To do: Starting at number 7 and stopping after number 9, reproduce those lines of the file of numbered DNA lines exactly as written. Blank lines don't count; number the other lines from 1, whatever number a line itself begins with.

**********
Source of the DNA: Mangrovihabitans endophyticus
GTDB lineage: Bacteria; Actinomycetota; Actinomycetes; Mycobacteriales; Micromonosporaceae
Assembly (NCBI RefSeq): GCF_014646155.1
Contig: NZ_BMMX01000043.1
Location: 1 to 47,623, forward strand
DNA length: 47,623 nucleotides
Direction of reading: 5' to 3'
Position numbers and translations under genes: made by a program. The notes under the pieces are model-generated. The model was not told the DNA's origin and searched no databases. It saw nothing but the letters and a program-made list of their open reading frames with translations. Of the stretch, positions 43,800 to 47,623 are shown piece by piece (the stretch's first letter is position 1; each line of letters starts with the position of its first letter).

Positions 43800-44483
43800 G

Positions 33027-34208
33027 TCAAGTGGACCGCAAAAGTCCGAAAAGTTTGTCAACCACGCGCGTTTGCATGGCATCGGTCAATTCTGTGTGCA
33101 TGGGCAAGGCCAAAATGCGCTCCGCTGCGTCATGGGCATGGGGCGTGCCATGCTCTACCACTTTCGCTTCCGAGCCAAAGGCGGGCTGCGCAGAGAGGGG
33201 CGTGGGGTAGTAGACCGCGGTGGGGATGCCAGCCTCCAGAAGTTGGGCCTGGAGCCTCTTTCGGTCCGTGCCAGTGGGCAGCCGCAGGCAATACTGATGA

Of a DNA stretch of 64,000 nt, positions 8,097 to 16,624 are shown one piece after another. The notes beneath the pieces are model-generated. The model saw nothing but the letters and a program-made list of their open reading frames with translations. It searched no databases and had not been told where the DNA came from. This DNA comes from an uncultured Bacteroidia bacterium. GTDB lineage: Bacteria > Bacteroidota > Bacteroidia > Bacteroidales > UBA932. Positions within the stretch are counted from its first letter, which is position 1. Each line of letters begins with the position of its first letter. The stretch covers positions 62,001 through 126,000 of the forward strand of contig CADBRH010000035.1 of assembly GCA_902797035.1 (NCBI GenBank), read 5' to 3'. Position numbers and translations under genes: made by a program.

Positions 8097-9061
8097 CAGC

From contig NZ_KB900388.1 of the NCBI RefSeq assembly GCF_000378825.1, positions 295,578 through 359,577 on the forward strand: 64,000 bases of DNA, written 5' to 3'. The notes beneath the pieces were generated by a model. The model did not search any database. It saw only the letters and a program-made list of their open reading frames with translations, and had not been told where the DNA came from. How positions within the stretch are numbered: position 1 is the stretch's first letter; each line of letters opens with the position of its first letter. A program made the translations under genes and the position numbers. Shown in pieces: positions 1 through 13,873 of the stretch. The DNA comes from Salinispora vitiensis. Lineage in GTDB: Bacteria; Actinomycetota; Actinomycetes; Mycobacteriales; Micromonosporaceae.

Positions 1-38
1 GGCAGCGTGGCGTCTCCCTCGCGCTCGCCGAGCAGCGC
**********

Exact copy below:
Direction of reading: 5' to 3'
Position numbers and translations under genes: made by a program. The notes under the pieces are model-generated. The model was not told the DNA's origin and searched no databases. It saw nothing but the letters and a program-made list of their open reading frames with translations. Of the stretch, positions 43,800 to 47,623 are shown piece by piece (the stretch's first letter is position 1; each line of letters starts with the position of its first letter).

Positions 43800-44483